For the third installment of Deeper, please welcome my first ever guest blogger, Lindsay! Lindsay is one of my dearest friends; we’ve shared many a good conversation over Tijuana Flats and made memories at many great concerts. Anberlin was the band that brought us together (her first show at Cornerstone was my first, though we didn’t know each other then!) and her passion for music inspires me in so many ways. It’s my pleasure to introduce her writing to you this week!

(photo credit: Jered Scott)

What can I say about Anberlin? They kick-started one of the greatest loves of my life. Their music lead me down specific paths. They were the soundtrack to some of the most confusing, painful, and memorable days of my life. They will provide my daughter with a song that is all hers. As I left my teen years, I got their music permanently engraved into my skin. There’s just so much to say.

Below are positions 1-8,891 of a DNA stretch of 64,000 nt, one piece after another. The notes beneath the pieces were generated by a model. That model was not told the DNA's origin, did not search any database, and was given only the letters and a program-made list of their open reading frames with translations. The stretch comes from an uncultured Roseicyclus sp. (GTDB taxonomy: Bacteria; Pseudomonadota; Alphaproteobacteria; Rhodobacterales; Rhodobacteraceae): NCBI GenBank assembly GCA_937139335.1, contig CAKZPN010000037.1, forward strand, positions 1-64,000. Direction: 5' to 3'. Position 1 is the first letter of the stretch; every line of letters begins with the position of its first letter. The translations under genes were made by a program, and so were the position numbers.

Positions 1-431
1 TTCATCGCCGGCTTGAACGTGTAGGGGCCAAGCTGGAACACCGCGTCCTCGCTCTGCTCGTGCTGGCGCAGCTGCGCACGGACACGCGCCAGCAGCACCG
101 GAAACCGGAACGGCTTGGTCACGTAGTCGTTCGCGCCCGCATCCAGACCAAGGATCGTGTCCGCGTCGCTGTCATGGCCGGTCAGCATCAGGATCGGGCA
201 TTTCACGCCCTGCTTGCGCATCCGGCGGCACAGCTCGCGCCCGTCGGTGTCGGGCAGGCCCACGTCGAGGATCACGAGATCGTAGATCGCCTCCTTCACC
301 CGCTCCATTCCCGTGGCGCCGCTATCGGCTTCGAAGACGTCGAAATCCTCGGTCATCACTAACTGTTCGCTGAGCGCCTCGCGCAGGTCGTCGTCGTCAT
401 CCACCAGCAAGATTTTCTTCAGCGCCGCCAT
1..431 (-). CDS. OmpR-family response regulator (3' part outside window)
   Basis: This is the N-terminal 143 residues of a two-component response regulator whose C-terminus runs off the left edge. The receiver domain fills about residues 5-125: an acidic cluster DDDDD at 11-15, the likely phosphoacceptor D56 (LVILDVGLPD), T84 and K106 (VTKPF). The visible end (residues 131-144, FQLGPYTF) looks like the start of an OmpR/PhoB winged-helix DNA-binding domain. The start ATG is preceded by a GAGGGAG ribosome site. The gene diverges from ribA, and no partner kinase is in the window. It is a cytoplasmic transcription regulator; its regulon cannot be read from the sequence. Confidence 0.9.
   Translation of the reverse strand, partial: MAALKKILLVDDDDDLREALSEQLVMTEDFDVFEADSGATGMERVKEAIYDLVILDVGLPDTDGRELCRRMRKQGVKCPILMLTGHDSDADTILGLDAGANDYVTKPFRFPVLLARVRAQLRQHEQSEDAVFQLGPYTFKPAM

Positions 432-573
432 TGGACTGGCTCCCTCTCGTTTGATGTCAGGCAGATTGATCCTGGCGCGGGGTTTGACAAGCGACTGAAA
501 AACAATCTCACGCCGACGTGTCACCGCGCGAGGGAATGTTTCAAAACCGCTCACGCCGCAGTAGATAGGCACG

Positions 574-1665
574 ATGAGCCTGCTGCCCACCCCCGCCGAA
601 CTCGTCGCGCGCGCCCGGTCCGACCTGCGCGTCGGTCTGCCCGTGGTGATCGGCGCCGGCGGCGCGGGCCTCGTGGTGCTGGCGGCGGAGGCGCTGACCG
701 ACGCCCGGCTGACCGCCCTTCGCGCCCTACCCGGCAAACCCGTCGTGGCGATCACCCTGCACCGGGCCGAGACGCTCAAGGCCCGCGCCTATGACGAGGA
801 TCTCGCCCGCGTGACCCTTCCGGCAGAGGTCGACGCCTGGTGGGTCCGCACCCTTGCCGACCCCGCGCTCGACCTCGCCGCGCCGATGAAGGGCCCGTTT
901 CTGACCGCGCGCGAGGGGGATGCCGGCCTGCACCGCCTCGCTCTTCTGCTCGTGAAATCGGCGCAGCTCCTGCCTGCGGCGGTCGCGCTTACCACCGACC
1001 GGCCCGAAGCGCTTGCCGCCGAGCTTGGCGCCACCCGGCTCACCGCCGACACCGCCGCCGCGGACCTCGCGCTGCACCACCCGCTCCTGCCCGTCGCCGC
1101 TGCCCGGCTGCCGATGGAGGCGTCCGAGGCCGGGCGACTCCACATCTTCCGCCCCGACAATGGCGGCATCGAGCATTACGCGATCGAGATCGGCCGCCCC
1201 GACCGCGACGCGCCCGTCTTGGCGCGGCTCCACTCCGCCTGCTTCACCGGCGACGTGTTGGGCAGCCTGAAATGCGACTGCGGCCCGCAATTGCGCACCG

Anberlin entered my life in 2003/2004. I don’t know exactly when I first heard them, but I know it was on Z88.3’s online rock radio station, The Rock. “Readyfuels” was the first song I ever heard. I didn’t know the song was about young, passionate love making, but I knew that I hadn’t heard such a catchy chorus in quite a while.

From that point on, there was no stopping me. The first time I ever saw them was at Cornerstone Florida, and then two weeks later at the Social, which would become the setting for a lot of pivotal moments in my life. I remember they played “Dance, Dance Christa Päffgen” as the encore that night. As I left the Social, their music still ringing in my ears, and walked outside into the heart of downtown Orlando, I could feel an awakening in my soul.

You know that feeling you get when everything you love is within arm’s reach? The feeling of such an unconditional and immeasurable love. That’s the first time I ever felt such an emotion.